DPA Frequently Asked Questions

  • updated 3 mths ago

General Data Protection Info

What is a DPA?

A data processing agreement (DPA) is a written contract between 2 parties that:

  • governs the sharing of personal data between parties,
  • outlines each parties' obligations and responsibilities when handling personal data, and
  • provides contractual assurance that both parties will comply with the GDPR (and any other relevant data protection laws).

When do I need a DPA?

You will need to agree to a DPA whenever you're processing (i.e. sharing, storing, collecting, etc) personal data from a third party. If no personal data is being processed, a DPA won't be needed!

How do I know if I am a controller or a processor in a DPA?

Controllers are the main decision-makers – they exercise overall control over the purposes and means of the processing of personal data. Processors act on behalf of, and only on the instructions, of the controller.

To determine whether you are a controller or processor, you will need to consider your role and responsibilities in relation to your data processing activities:

  • Controller. If you exercise overall control of the purpose and means of the processing of personal data (i.e. you decide what personal data to process and why), you are a controller.
  • Processor. If you don't have your own purpose for processing the personal data and you only act on a client’s instructions, you are likely to be a processor – even if you make some technical decisions about how you process the data.

What are the legal requirements for a DPA?

For a DPA to be compliant with the GDPR it must meet all of its Article 28 requirements, such as obliging the processor to only process personal data on instructions from the controller, rights for the controller to audit the processor, ensuring processors have appropriate security measures in place, and more.

However, there are other data privacy laws which require specific terms in a DPA, such as:

  • the UK Data Protection Act 2018,
  • the US California Consumer Privacy Act 2018 / California Privacy Rights Act 2020, and
  • Australia's Privacy Act 1988.

What are the data processing principles?

There are seven key principles parties should adhere to when processing personal data, including:

  1. Lawfulness, fairness and transparency. Processing must be compliant with laws and fair and transparent to the individuals whose personal data is being processed.
  2. Purpose limitation. Personal data can only be processed for a specific and legitimate purpose.
  3. Data minimisation. Only personal data which is necessary to fulfil the purpose should be processed.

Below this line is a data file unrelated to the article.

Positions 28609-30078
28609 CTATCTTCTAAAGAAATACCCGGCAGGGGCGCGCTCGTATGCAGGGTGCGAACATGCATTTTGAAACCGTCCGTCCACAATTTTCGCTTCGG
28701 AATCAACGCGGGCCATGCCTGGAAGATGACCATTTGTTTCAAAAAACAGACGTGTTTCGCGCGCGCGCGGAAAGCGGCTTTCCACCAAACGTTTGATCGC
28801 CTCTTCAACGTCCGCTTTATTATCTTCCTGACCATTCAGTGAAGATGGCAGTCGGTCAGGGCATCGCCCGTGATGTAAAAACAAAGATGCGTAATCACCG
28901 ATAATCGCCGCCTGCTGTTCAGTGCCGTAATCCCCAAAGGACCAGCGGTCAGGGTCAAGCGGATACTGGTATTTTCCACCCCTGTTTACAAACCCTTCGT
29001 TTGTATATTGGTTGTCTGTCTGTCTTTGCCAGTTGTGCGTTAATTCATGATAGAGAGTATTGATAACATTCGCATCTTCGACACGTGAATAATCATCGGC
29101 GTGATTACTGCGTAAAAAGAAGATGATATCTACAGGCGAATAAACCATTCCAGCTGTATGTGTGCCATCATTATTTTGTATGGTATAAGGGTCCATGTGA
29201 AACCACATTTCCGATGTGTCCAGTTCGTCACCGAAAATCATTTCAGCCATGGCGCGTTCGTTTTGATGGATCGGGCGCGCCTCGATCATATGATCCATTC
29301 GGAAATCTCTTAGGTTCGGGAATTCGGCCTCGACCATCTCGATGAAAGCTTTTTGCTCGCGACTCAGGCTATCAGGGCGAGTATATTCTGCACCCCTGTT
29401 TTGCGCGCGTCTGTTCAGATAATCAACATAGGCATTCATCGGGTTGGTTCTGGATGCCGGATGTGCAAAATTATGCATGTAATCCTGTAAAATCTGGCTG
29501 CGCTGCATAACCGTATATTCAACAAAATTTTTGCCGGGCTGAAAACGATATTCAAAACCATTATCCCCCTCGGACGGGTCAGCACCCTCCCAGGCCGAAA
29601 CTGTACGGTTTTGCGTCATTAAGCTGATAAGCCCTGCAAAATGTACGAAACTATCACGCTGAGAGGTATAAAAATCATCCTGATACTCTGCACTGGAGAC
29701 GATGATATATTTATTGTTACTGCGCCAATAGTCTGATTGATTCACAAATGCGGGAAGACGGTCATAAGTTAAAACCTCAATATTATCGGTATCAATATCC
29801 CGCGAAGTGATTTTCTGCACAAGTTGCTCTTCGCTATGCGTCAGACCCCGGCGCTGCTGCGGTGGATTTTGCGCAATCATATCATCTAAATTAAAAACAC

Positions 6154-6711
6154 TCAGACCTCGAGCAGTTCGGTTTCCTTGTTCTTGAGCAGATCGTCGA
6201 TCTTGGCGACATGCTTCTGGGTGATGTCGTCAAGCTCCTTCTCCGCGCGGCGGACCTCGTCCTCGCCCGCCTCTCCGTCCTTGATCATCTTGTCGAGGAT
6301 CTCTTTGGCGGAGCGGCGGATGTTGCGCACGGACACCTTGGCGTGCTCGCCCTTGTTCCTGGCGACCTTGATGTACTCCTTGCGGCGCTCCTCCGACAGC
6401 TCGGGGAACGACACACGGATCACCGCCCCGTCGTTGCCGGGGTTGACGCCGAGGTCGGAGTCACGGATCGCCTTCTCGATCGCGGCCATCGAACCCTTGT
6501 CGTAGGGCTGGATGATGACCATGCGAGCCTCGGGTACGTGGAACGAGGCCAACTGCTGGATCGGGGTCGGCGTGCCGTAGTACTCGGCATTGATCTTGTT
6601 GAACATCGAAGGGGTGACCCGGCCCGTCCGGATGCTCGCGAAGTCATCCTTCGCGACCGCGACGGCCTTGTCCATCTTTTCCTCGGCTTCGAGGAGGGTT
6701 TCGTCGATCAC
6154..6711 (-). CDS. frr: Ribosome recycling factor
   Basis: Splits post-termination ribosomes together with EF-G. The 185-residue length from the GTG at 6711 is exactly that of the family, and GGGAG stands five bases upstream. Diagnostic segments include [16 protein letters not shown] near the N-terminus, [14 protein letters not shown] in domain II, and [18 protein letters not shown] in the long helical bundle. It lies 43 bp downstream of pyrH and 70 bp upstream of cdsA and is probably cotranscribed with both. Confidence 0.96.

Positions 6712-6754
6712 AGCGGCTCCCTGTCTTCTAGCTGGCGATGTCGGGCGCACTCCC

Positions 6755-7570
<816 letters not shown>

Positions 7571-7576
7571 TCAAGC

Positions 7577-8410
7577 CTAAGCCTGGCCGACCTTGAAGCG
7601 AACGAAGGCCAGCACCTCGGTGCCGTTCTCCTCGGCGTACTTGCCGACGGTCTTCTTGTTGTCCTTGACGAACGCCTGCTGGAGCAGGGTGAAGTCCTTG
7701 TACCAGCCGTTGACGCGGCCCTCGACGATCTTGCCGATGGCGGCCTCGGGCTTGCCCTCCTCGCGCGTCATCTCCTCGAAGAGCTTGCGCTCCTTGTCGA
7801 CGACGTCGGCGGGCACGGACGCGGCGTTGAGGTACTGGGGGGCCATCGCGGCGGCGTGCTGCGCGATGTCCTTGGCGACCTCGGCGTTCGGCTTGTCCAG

4. Accuracy. Personal data must be complete, accurate and up-to-date.
  5. Storage limitation. Personal data must be destroyed or returned to the controller at the end of the processing activity and can't be kept any longer by a processor (unless to meet the processor's legal requirements).
  6. Integrity and confidentiality. Personal data must be processed securely to prevent any loss, damage or destruction to an individual's personal data.
  7. Accountability. Controllers, processors and sub-processors must be accountable to an individuals for how they process their personal data and respond to any requests by an individual about their personal data.

About oneDPA

What is oneDPA?

oneDPA is a crowd-sourced, legal-community led, open-source initiative to standardise the DPA

Why use oneDPA?

The Data Processing Agreement (DPA) is ripe for standardisation. Most of its content is driven by regulation or case law and very few commercial points are usually included.

The premise for oneDPA is simple - if we all agreed to agree to the same DPA template, we’d save ourselves enormous amounts of time, cost and painful negotiations.

With input from of some of the brightest legal minds in the industry and feedback from a wider community of 1300, we’ve created a DPA that’s fair, balanced and written in plain English. And it’s free. It’s a no brainer.

Who drafted oneDPA?

oneDPA has gone through an extensive drafting process with leading law firms and in-house lawyers from around the world. It’s been a collaborative process and no one firm or company is responsible for the drafting.

None of the law firms involved were engaged by TLB to give legal advice - all their time was kindly volunteered. The participating law firms haven’t assumed a duty of care or approved the final draft and therefore are not professionally responsible to you. You should speak to a lawyer if you have any doubts as to whether the oneDPA is appropriate for you and your circumstances.